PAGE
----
The reptiles you don’t want to meet in Kruger National Park
Kruger National Park has 126 species of reptiles. These include black mambas, which have extremely toxic venom. They usually open their mouths wide and hiss just before they leap at animals or people they find threatening and bite multiple times.
Without fast administration of antivenom, black mamba bites are fatal. If you visit Kruger National Park, the black mambas will probably leave you alone if you leave them alone, but they are a very dangerous snake.
The Park’s African rock pythons are one of the biggest snakes in the world, growing up to 20 feet (6 meters) long. It can eat animals up to the size of an antelope and sometimes even eats crocodiles. It has many sharp teeth that curve backward to pull its prey back into its throat.
The Nile crocodiles tend to share fishing spots, large animals that they capture, and the best rocks for lying in the sun. The biggest male crocodiles always take the best spots on sunning rocks, and they will fight to the death for their spot if they are challenged. Crocodiles sun with their jaws open to keep from overheating. A crocodile that cannot open its jaws can quickly die of sunstroke.
Every Nile crocodile has 68 huge, pointed teeth for grasping prey. Their jaws can bite down with a force of 5,000 pounds, but the muscles that hold their mouths open are so weak that someone could hold their mouths shut — but the crocodile can hold its breath for up to 2 hours.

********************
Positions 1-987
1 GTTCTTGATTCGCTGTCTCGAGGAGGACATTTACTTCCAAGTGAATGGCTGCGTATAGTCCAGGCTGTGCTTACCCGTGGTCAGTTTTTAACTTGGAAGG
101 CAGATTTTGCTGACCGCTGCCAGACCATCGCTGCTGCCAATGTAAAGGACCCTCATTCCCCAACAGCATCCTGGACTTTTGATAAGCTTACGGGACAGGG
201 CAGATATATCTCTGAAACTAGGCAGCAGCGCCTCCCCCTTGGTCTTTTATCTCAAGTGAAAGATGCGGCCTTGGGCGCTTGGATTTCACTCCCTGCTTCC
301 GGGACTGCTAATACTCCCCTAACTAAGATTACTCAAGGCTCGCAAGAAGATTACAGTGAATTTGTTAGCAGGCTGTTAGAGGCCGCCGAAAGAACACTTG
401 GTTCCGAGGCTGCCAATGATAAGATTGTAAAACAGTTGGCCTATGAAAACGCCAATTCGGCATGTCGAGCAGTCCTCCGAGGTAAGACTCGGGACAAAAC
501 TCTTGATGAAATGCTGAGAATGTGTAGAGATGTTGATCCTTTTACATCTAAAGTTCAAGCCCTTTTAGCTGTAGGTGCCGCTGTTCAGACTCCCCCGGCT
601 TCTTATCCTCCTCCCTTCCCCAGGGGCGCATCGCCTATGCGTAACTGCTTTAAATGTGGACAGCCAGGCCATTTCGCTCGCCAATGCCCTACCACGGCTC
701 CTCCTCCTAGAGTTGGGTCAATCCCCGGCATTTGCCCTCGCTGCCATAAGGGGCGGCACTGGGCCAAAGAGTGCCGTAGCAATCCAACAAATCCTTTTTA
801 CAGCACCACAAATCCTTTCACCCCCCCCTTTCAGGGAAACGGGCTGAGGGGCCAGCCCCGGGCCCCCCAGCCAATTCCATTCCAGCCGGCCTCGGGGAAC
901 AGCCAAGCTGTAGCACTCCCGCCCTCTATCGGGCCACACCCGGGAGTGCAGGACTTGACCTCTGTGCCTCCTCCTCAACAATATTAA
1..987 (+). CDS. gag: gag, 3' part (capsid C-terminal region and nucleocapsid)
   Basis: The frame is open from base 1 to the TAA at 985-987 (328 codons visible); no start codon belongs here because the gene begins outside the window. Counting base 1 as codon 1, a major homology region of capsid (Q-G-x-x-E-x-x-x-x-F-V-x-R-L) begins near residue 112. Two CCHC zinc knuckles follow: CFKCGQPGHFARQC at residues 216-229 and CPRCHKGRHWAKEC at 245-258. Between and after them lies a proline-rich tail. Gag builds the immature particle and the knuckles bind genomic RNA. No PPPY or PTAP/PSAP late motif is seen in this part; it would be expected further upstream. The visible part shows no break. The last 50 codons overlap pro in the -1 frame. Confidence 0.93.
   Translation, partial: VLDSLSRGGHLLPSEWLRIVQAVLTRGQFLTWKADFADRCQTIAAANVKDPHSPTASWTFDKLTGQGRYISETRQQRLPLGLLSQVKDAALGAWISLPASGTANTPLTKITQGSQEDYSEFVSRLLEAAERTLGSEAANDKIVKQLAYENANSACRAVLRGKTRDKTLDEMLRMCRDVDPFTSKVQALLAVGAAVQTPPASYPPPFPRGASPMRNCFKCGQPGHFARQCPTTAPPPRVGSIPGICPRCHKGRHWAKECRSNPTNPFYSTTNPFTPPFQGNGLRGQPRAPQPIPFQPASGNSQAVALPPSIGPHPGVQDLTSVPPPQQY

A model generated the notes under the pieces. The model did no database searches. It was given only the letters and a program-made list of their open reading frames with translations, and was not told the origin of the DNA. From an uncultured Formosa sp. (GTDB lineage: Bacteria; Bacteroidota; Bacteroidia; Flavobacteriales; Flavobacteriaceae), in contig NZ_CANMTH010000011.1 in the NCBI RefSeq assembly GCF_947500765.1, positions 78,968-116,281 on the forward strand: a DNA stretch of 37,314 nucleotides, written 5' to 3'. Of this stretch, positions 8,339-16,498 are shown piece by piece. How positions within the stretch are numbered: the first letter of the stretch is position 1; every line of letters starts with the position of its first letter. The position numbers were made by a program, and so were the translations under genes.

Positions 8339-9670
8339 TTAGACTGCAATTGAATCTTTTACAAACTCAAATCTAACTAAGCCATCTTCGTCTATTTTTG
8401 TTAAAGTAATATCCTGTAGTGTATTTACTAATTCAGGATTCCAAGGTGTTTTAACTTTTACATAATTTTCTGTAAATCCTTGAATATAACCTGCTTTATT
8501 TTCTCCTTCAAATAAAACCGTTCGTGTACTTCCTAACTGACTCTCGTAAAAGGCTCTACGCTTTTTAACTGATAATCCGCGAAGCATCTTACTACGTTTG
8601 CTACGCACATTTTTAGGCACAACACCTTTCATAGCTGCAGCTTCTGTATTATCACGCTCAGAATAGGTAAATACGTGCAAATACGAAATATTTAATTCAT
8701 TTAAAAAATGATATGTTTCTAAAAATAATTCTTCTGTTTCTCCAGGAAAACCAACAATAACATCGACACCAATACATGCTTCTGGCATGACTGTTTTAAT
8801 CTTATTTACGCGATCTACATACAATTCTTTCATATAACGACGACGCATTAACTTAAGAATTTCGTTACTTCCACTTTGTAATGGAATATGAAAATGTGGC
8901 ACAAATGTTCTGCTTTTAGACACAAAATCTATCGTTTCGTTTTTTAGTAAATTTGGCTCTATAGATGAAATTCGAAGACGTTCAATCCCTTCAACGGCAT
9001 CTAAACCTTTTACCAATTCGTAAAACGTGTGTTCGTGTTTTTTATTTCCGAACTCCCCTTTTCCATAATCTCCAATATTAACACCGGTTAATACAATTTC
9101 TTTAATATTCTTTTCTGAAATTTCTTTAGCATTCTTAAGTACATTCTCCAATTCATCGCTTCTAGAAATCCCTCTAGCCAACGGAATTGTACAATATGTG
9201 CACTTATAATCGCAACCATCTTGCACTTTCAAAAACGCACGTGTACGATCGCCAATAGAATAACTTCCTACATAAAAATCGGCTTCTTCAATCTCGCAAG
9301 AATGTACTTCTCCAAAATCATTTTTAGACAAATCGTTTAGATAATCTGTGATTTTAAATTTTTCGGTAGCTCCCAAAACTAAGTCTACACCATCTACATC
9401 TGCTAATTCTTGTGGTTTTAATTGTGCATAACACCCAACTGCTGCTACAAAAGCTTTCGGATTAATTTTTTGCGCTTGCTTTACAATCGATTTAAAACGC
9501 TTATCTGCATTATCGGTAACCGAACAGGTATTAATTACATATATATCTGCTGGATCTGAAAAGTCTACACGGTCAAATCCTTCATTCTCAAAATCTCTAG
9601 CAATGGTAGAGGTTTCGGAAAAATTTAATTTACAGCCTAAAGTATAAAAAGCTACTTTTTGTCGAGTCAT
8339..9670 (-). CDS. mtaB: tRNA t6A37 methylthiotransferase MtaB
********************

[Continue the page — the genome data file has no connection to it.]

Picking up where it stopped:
Very few people have a dangerous encounter with a crocodile in the park, although, around the world, several hundred people are killed by Nile crocodiles every year.
Other animals in Kruger National Park
The bull shark that swims up to 700 miles from the Indian Ocean up to the park is the same kind of shark featured in movies like Jaws and Sharknado.
Kruger National Park has tiny animals that make big shows, such as termites. Throughout the park, you will find giant termite mounds. There are also over 350 kinds of spiders.
Can kids visit Kruger National Park?
For kids and adults alike, a visit to Kruger National Park is a once-in-a-lifetime adventure.
Here are some answers to frequently asked questions about how kids and their families can visit Kruger National Park.
Can kids join a safari in Kruger National Park?
Yes! Kids need to be old enough and large enough to see out the windows of a Range Rover to enjoy the safari.
There are no lower age limits on who can visit the park, although it’s not really a place for kids under the age of five. Some safari operators can even accommodate newborns, and most safari operators treat kids 12 and older as adults.
Where should my parents book reservations for us to stay?
There are tents, shelters, cabanas, and even a few hotel rooms in the park, that varying cost amounts. (They aren’t cheap.)
But the best way to decide where the family will stay is on the basis of the animals they want to see. Choose a place to stay closest to the biggest concentration of the animals you want to see.
Lodge safaris usually offer tours in open-air vehicles. These vehicles can go off-road to get closer to the animals. It’s possible to hire a driver and a vehicle for a personally guided tour on your family’s schedule focusing on the animals your family wants to see.
It is also possible for your family to rent a vehicle and drive around on their own. Some families first take a lodge safari to get the feel of the park, and then rent their own vehicle to explore at their own pace, and then take a lodge safari to get closer to the animals.
Has any kid ever been eaten by an animal in Kruger National Park?
No one, no kid, and no adult have ever been killed by an animal in Kruger National Park.
However, several people have been killed in road accidents when the driver was speeding.
You will need to take malaria medication, however, before you visit the park.